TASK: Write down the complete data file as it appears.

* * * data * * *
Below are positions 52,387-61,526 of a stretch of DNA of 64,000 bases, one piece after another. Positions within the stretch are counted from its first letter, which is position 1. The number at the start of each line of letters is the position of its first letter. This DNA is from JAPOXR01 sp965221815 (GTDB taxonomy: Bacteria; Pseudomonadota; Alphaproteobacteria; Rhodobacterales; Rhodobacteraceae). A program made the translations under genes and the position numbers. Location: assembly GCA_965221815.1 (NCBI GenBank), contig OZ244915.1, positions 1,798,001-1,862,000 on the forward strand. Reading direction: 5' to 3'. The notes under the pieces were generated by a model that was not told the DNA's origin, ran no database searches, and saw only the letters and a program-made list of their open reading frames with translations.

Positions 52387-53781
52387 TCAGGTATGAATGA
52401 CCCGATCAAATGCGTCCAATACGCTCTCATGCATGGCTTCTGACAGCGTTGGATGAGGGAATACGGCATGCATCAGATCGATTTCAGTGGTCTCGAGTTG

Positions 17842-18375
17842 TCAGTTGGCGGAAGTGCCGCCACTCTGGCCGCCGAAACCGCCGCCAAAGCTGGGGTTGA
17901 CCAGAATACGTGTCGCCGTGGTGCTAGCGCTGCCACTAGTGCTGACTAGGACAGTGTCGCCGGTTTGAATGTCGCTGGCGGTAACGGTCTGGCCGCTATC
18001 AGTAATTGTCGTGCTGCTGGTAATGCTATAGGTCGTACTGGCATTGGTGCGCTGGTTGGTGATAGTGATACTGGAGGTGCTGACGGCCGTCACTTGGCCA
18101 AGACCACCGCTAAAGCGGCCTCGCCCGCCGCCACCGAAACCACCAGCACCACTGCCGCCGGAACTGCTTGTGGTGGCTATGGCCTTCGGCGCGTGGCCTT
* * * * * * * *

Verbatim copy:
Below are positions 52,387-61,526 of a stretch of DNA of 64,000 bases, one piece after another. Positions within the stretch are counted from its first letter, which is position 1. The number at the start of each line of letters is the position of its first letter. This DNA is from JAPOXR01 sp965221815 (GTDB taxonomy: Bacteria; Pseudomonadota; Alphaproteobacteria; Rhodobacterales; Rhodobacteraceae). A program made the translations under genes and the position numbers. Location: assembly GCA_965221815.1 (NCBI GenBank), contig OZ244915.1, positions 1,798,001-1,862,000 on the forward strand. Reading direction: 5' to 3'. The notes under the pieces were generated by a model that was not told the DNA's origin, ran no database searches, and saw only the letters and a program-made list of their open reading frames with translations.

Positions 52387-53781
52387 TCAGGTATGAATGA
52401 CCCGATCAAATGCGTCCAATACGCTCTCATGCATGGCTTCTGACAGCGTTGGATGAGGGAATACGGCATGCATCAGATCGATTTCAGTGGTCTCGAGTTG

Positions 17842-18375
17842 TCAGTTGGCGGAAGTGCCGCCACTCTGGCCGCCGAAACCGCCGCCAAAGCTGGGGTTGA
17901 CCAGAATACGTGTCGCCGTGGTGCTAGCGCTGCCACTAGTGCTGACTAGGACAGTGTCGCCGGTTTGAATGTCGCTGGCGGTAACGGTCTGGCCGCTATC
18001 AGTAATTGTCGTGCTGCTGGTAATGCTATAGGTCGTACTGGCATTGGTGCGCTGGTTGGTGATAGTGATACTGGAGGTGCTGACGGCCGTCACTTGGCCA
18101 AGACCACCGCTAAAGCGGCCTCGCCCGCCGCCACCGAAACCACCAGCACCACTGCCGCCGGAACTGCTTGTGGTGGCTATGGCCTTCGGCGCGTGGCCTT